I was wondering why pie charts are so popular and suddenly realized that they were the graphical equivalent of bling. Maybe there is a role for them somewhere, but I do not think they are a part of serious communication.
Here are a couple of more detailed critiques of pie charts:
In commenting on a paper, I raised a question about the mobilization of the literature in relation to a particular point an author was making. The point made by the author was, she said, an illustration of a phenomenon mentioned in the literature by four different authors. She cited all four at the end of the sentence. I added a note to the paper on the specific question of whether their were any tensions between these four works that she might have helped to resolve; or whether there were tensions between her work and theirs as a whole. In other words, I realized that the phrasing indicated complete and unambiguous complementarity between her work and theirs. And it struck me that this was a general issue in many papers I read. Authors frequently structure their citations to the literature as if there were complete and unambiguous complementarity, even when there is not. I think that, as an academic community, we would do well to be more nuanced in the way that we mobilize the literature in support of what we say. Perhaps we need to articulate the tensions in order to emphasize the precise aspects of complementarity between our work and previous research.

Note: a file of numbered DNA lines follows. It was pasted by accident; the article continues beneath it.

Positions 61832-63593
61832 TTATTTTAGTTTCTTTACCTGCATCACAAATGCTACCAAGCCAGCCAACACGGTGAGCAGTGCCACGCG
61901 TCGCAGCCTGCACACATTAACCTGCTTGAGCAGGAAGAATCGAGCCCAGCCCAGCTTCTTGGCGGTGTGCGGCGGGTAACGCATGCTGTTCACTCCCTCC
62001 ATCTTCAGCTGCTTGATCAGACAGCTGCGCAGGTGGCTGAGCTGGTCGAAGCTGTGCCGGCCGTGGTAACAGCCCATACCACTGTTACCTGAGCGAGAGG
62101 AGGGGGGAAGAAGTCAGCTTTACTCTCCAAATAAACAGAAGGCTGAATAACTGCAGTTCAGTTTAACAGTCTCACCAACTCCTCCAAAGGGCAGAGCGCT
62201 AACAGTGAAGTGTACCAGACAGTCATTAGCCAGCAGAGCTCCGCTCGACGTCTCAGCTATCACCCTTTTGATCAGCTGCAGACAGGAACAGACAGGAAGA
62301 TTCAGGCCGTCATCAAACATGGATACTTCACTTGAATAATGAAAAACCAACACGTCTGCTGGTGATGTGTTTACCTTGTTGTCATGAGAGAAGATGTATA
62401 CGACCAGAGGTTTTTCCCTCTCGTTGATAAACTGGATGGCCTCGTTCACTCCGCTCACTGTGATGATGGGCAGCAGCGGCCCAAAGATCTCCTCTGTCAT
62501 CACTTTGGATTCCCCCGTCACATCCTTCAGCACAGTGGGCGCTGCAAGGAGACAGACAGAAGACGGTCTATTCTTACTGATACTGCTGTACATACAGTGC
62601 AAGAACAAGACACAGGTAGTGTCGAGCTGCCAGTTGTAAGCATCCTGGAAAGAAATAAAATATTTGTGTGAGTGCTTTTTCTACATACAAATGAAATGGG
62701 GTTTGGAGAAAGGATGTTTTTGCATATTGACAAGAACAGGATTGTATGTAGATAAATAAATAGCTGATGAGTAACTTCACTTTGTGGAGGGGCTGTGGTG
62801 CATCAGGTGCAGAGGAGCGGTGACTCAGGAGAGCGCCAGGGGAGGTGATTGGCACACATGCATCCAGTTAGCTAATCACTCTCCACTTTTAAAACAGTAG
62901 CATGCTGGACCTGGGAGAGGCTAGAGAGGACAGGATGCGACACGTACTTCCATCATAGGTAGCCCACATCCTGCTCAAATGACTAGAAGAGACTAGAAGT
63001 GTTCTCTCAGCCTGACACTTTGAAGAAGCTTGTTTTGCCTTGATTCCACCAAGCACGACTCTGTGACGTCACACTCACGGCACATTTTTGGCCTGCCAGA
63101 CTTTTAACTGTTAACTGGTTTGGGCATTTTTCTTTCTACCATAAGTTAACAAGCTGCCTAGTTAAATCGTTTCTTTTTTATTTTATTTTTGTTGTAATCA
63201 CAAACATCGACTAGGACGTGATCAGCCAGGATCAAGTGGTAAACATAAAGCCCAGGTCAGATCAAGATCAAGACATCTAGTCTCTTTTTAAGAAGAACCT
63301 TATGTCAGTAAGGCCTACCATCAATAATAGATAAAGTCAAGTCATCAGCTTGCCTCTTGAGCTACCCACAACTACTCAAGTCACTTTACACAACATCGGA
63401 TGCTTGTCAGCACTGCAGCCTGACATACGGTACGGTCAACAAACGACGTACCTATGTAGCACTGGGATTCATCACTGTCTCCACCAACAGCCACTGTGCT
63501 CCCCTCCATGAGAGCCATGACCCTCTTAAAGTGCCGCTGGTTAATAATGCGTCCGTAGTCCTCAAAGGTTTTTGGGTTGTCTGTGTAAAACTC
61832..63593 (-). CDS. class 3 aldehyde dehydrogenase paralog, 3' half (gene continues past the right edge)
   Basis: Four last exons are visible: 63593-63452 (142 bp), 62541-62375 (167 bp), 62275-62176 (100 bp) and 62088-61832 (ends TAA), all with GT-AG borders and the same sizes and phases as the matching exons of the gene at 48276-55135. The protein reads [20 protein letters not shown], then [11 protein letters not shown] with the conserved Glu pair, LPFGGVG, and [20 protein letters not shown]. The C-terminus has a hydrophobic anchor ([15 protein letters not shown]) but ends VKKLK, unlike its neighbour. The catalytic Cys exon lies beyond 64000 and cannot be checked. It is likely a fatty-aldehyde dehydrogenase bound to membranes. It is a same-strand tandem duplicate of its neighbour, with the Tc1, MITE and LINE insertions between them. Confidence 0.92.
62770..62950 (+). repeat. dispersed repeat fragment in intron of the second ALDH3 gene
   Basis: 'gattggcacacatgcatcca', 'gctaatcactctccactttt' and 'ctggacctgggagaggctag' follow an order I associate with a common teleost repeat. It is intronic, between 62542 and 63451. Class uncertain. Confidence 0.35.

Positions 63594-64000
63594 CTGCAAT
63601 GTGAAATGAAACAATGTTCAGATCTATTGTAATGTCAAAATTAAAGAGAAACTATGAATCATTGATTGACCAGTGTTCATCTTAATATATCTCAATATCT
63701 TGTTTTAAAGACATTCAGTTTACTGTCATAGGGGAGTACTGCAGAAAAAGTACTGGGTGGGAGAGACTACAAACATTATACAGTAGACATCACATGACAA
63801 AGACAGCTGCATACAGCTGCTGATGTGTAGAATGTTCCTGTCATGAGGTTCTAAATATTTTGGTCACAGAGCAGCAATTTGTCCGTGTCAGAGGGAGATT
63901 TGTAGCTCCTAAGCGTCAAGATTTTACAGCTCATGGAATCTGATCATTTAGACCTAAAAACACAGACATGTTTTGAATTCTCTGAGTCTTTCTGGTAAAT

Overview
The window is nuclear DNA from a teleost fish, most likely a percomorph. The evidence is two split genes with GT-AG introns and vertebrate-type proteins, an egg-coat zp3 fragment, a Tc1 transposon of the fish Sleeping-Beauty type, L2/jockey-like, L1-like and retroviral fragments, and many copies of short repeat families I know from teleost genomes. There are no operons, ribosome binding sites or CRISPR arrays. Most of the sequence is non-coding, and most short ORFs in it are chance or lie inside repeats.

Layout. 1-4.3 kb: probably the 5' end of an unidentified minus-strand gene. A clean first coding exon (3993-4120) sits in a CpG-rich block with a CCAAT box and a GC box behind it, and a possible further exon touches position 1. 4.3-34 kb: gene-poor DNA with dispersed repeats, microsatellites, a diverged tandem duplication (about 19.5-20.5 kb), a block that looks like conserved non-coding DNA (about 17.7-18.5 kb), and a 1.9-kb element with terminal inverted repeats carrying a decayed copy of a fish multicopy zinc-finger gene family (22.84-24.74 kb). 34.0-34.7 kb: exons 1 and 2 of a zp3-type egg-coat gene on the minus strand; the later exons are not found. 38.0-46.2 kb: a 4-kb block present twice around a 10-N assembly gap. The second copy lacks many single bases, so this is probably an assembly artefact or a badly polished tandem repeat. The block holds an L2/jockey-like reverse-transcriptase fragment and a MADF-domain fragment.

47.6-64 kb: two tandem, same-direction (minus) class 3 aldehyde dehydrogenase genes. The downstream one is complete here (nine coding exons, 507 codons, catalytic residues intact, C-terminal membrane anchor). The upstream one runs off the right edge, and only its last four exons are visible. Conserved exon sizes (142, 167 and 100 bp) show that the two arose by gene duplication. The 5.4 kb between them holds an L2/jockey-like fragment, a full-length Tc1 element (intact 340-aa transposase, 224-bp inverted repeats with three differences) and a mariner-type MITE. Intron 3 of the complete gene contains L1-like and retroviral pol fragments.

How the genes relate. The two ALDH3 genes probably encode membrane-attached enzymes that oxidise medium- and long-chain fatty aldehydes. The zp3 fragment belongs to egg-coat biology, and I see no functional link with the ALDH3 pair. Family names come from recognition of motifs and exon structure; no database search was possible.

Increasingly, authors have often asked how to format their papers for submission to the journal, Construction Management and Economics.
In submitting a paper to a journal such as this, it may be helpful to note that your submission is, effectively, a draft paper. Therefore, our expectation is that the paper will be presented with the following formatting features:
- Use a simple font, such as Times New Roman 12 pt.
- Use double-spaced line spacing.
- Set 2.5 cm margins all round.
- Do not add page numbers
- Do not add headers or footers of any kind.
- Do not use multi-column layout.
- Distinguish headings from sub-headings clearly. Although published papers do not use heading numbers, you may use them in the draft to make clear the different levels of heading.
- Figures and Tables should be all moved to the back or uploaded as separate files (several per file, or one at a time, whichever you find easier). This is not a uniform requirement, so you need to look carefully at whether a specific journal applies this requirement just to Figures, to Figures and Tables, or not at all.